Category Archives: Laws and Regulations

Symantec Warns Against Small Business Vulnerabilities

Small businesses can benefit greatly by using the latest technologies to improve operational efficiency and innovation, but they can also open the door to a host of headaches. In the Symantec 2014 Small Business Trends Report, the leading IT-security company predicts continued consumer focus on privacy, and a growing “Internet of Things” (IOT) connected to more and more mobile devices which will have a direct impact on small businesses and they way they do business.

“Security researchers have already demonstrated attacks against smart televisionsmedical equipment, baby monitors and security cameras. Many of the companies building gadgets that connect to the Internet don’t even realize they have an oncoming security problem and therefore don’t have a friendly end-user method to patch these new vulnerabilities or notify customers when there is a vulnerability.”

Symantec.com

last ned

“From scary headline news to a much-needed wake-up call,” Symantec writes, not referring to anything in particular. But consumers focus will be on privacy in 201, the security company concludes. warning that many small businesses may wake up to a complete new reality.

“In 2014, we expect to see privacy protection emerge as a feature in new and existing products.  But this new feature will inevitably spark a debate on whether or not these features actually provide real or meaningful privacy protection,” Symantec writes in their “2014 Small Business Trends Report,” released in January.

Internet of Vulnerabilities

I think I would emphasise this one, thou:

“Our devices are getting smarter and so must we.  With millions of devices connected to the Internet—and in many cases running an embedded operating system—expect more hackers to be hacking in 2014.  Security researchers have already demonstrated attacks against smart televisionsmedical equipment, baby monitors and security cameras. Many of the companies building gadgets that connect to the Internet don’t even realize they have an oncoming security problem and therefore don’t have a friendly end-user method to patch these new vulnerabilities or notify customers when there is a vulnerability.  This poses serious and potentially debilitating problem for small businesses.”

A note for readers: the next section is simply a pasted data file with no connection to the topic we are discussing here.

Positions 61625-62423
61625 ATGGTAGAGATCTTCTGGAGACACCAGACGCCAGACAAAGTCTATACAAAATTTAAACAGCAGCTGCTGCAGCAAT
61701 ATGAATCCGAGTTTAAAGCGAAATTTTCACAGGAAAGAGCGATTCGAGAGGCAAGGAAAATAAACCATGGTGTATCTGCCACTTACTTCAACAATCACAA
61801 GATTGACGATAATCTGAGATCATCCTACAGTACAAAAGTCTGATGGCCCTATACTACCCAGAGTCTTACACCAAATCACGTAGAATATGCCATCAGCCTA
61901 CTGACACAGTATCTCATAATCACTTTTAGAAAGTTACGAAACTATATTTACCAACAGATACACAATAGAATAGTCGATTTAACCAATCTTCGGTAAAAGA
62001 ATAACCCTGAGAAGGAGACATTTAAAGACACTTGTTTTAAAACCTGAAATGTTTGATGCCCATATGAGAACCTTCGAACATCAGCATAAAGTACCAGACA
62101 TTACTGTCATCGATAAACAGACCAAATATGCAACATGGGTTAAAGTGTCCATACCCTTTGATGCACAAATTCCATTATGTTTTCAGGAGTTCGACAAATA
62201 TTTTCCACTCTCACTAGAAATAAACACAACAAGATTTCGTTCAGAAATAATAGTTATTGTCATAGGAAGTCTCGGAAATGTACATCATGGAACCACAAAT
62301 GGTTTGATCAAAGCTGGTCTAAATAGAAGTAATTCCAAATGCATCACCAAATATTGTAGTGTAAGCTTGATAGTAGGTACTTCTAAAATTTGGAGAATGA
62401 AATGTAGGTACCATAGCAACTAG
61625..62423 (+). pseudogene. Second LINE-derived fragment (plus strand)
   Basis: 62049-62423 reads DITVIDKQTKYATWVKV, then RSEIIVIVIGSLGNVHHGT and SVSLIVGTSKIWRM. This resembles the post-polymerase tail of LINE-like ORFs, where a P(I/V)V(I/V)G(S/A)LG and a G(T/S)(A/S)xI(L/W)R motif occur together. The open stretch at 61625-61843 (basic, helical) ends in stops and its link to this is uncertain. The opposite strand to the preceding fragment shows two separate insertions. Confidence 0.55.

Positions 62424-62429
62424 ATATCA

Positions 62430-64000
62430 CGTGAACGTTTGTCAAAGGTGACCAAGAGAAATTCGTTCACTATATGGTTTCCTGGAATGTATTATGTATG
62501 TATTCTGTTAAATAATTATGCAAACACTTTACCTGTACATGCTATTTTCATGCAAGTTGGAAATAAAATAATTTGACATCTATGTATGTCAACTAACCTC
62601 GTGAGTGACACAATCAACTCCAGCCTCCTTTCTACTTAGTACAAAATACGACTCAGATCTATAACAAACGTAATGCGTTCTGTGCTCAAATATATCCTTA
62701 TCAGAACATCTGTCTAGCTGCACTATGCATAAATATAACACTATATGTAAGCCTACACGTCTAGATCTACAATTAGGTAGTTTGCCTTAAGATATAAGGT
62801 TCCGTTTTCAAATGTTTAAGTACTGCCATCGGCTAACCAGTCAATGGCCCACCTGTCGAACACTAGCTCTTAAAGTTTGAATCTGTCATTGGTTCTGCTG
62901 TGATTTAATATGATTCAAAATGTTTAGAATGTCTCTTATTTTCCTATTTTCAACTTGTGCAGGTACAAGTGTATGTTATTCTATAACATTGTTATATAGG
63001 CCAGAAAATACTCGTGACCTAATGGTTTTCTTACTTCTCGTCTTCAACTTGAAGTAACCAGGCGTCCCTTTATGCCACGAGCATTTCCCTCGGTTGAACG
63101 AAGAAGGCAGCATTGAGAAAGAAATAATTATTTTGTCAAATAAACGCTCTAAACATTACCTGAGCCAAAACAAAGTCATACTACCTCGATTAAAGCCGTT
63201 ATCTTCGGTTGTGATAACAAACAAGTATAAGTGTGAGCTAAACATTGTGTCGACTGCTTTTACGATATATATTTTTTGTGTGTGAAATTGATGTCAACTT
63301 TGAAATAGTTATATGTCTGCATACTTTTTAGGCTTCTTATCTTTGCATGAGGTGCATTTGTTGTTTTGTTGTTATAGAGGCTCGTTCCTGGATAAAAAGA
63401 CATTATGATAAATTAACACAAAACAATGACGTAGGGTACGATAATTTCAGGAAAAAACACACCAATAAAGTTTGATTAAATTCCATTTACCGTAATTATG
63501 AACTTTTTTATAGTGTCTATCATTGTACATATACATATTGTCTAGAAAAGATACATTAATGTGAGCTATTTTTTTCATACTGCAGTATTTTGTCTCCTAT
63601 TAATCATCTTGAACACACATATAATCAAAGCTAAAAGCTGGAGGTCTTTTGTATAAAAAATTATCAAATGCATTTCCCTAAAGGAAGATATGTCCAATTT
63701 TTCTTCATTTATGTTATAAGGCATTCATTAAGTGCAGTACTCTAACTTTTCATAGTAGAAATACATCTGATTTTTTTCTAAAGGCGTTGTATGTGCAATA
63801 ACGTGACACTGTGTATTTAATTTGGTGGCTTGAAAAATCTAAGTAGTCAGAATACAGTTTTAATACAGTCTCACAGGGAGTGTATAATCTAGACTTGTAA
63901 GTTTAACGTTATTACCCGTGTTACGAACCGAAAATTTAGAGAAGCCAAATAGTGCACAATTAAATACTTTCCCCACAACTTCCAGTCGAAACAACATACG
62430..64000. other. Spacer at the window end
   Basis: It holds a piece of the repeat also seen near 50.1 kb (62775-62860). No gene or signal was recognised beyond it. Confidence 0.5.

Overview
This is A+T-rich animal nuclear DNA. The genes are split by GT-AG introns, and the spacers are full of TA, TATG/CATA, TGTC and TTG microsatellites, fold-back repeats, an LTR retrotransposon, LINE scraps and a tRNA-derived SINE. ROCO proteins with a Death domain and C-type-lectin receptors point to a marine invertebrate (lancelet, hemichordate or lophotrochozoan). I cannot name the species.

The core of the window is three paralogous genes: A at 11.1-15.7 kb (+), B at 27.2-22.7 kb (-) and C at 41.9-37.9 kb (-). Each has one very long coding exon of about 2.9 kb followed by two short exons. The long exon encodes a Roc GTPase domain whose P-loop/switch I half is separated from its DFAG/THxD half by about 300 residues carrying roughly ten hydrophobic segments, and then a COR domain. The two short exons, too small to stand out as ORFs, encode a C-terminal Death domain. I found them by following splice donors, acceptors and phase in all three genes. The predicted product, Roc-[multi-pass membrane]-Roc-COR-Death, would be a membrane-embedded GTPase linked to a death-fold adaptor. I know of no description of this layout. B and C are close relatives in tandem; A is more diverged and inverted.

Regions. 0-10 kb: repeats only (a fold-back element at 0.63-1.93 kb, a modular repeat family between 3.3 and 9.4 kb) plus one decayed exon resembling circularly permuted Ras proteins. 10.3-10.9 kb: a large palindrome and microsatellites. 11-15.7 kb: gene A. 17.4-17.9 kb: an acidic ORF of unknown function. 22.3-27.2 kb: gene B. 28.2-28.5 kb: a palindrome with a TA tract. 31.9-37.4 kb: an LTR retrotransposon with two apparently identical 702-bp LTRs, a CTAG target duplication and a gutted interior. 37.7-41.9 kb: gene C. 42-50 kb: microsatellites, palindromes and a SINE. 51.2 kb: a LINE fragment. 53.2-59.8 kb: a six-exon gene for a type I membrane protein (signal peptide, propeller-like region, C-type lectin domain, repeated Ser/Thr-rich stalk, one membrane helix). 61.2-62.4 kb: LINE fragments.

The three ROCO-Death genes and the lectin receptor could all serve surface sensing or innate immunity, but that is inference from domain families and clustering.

READ: Proofpoint Report. Internet of Things Cyberattack

Trouble with social networking

“New social networks attract scammers and cybercriminals the more they grow in popularity. Consider Instagram, which now boasts more than 130 million users. Small businesses are leveraging the visual social network to share artistic photos and promotions to drive engagement, but some spammers are taking advantage of this trend with gift card offers to get sensitive information.”

Here’s the Symantec small business security advice for 2014:

  1. Consider the information you’re collecting on your consumers and whether it is necessary. Be transparent about why you’re collecting certain data, and you’ll establish a more trusting relationship with your customers.

  2. Consider the sensitivity of information accessed and stored via wearable tech in the workplace. Establish an “Internet of Things” employee policy about what can and cannot be used in the office or used to access your network.

  3. Carefully consider what social communities best fit your brand before creating a presence on all the latest social networks.

Full summary @ Symantec.com

And – by the way – here’s the latest Symantec Intelligence report:

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Yahoo Hacked Again: “We Are Under Attack”

Usernames and passwords of some Yahoo’s email customers have been stolen and used to gather personal information about people, friends and family they have recently corresponded with, Yahoo Inc. says in a press release. It is the latest in a string of security breaches that have allowed hackers to grab personal information using software that analysts say is ever more sophisticated.

“We’re clearly under attack.”

Avivah Litan

security-breached-Yahoo-Hacked

Yahoo, the second-largest email service after Google’s Gmail. There are 273 million Yahoo mail accounts worldwide, 81 million of them in the United States. The internet company will not say how many email accounts that have been compromised.

Probably because the Yahoo-people  don’t know for sure, yet.

This is the latest in a string of security breaches that have allowed hackers to grab personal information using software that analysts say is ever more sophisticated.

Up to 70 million customers of Target stores in the US had their personal information and credit and debit card numbers compromised late last year.